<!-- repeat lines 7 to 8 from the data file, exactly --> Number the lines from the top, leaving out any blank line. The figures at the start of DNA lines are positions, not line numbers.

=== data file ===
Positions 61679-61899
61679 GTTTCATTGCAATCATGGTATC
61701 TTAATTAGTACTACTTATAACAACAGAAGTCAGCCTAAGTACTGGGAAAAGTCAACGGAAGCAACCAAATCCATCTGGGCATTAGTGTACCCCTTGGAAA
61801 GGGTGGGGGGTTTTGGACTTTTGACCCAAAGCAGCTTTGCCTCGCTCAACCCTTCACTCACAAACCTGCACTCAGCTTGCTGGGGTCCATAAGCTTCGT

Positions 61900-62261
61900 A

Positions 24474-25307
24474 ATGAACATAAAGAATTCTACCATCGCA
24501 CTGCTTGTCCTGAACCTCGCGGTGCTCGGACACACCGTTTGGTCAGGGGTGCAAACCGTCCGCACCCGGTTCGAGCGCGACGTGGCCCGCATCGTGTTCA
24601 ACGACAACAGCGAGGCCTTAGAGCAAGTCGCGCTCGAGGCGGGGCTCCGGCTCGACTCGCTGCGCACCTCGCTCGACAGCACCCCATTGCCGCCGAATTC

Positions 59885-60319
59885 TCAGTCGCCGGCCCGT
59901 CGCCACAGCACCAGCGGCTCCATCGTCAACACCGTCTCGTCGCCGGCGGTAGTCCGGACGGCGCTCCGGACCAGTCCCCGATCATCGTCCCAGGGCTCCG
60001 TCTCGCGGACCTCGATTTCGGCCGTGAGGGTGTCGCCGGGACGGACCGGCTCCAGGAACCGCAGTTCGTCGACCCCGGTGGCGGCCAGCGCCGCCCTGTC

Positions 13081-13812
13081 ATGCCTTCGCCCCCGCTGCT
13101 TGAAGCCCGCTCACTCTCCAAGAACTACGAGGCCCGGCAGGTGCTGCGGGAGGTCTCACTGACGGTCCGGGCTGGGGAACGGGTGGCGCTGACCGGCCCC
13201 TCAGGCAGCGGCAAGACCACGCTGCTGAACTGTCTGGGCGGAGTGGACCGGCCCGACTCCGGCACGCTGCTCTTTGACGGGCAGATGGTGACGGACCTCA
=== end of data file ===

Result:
Positions 24474-25307
24474 ATGAACATAAAGAATTCTACCATCGCA